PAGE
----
7/12/2013 10:22:00 AM

Mark Furstenberg Critiques the DC Food Scene

Mark Furstenberg, a nationally respected chef, restaurateur, consultant and teacher, just published a Washington Post article entitled "What's Missing From DC's Food Scene - A Lot" that has tongues wagging and fingers tweeting.  By happenstance, we had dinner with him shortly before the article came out, and got a quick preview of his critique.

As a major player on DC's dining scene - he founded Marvelous Market and then Breadline (although he no longer is part of either enterprise) - Furstenberg focuses on the underlying food culture as evidenced, among other things, by an array of markets and independent specialty grocery stores. DC’s burgeoning farmers’ market scene, some suburban specialty stores and the new Union Market are encouraging signs, he says, but they are expensive. Interestingly, in our most recent Washington, DC/Baltimore Restaurants Survey, a majority of reviewers (58%) said they were willing to pay more for locally sourced, organic or sustainably raised foods.

He recognizes that there are excellent restaurants run by talented chefs and entrepreneurs, but that is not enough, he says, to make DC a great food city. Zeroing in on issues like service - the number one complaint identified by participants in the Zagat Survey - he finds a “sophisticated and demanding clientele” a prerequisite. Another is an identifiable “food culture," such as the ones in New Orleans and San Francisco, and in cities with iconic dishes like Baltimore’s crabs and Kansas City’s barbecue.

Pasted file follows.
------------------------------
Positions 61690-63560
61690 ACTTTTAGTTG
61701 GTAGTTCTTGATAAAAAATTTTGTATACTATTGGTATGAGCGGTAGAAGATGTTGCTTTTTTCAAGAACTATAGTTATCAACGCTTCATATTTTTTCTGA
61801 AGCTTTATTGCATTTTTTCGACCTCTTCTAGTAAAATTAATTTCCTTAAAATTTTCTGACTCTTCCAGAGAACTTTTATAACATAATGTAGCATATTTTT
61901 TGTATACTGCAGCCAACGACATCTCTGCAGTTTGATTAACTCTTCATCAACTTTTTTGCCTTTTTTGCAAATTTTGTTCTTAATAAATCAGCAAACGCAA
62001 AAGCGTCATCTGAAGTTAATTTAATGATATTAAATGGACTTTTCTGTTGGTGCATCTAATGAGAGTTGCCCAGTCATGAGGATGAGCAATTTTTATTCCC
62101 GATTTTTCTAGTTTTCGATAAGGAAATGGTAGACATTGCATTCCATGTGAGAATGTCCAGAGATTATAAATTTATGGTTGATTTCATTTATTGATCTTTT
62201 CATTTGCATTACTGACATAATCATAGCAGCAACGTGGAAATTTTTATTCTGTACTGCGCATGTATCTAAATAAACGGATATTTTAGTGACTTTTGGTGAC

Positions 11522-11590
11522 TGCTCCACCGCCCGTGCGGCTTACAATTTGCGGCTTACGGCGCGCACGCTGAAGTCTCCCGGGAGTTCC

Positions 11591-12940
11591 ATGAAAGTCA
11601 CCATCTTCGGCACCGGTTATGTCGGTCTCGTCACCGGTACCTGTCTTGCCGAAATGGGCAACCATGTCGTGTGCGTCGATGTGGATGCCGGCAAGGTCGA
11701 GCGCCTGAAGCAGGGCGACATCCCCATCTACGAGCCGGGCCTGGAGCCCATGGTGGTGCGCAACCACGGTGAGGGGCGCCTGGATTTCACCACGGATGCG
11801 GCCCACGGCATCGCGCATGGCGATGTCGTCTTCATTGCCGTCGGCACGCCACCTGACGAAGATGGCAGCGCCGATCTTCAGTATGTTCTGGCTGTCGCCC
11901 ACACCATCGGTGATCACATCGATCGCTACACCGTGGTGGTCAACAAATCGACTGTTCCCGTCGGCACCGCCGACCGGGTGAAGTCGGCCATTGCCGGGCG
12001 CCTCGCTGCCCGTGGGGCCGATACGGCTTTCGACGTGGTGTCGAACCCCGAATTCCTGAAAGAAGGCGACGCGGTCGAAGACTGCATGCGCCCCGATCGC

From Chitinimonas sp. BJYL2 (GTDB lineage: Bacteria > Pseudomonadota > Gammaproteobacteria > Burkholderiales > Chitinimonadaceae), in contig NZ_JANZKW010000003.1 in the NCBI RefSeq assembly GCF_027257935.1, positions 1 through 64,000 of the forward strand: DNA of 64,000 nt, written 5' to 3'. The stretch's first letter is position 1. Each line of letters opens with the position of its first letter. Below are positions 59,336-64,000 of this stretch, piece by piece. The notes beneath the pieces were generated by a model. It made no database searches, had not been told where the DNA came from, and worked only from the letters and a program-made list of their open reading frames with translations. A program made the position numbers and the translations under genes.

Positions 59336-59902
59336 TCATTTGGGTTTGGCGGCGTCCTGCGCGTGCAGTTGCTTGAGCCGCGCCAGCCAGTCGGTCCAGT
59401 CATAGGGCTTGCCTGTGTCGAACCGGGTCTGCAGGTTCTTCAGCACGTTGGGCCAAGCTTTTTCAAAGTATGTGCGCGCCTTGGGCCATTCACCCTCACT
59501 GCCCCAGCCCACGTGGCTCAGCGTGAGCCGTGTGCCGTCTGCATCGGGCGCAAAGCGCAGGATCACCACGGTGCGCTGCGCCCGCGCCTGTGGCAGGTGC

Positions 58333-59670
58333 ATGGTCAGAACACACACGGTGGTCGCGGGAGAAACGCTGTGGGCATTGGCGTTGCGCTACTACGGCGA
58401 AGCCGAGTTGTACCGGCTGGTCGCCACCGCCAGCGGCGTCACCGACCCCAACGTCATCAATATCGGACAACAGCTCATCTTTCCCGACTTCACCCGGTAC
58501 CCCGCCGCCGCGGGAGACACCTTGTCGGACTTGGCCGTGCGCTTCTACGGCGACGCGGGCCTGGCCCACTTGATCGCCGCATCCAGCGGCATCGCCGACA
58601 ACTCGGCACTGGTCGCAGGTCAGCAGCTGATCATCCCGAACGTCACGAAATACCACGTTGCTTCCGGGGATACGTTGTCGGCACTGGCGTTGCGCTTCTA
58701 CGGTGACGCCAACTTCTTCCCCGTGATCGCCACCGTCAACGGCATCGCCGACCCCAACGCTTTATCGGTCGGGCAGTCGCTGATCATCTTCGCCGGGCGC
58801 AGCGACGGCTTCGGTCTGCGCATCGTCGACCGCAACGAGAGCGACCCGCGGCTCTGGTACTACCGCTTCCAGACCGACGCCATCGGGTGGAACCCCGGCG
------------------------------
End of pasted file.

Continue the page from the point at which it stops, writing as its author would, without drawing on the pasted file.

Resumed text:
Furstenberg, who has been looking for a location for a new bakery in the city, points out that the area’s robust economy and demographics that are attracting big name culinary talents, mean high rents and start-up costs. These entry costs crowd out small entrepreneurs, he says, as do developers' demands for collateral and security. Moreover, he says, absentee chefs and owners can’t stay in touch with their clientele, a view seemingly shared by a majority of Zagat surveyors, who when asked “does having a famous chef influence your decision to dine at a restaurant?” Responded with it “had no effect” (57%).

Compared to his vision of a rise of small, independently operated food establishments throughout the city, Furstenberg says DC still has a way to go. Whether or not you agree with him about what makes a great food city, he certainly dishes up plenty of food for thought. We'd love to hear your opinions in the comments.


  1. DC is full of people just looking for that high paying powerful job on capitol hill. DC does not attract creative people. creative people are the ones who make great food towns.
    DC will always be a city trying to be something that it's not and it will never be.

  2. I left this area in the area in the 80s. The food was not good when I left and it still isn't interesting. It's overpriced for one. I go out to eat in Baltimore. This city is about homogeneity. Ick!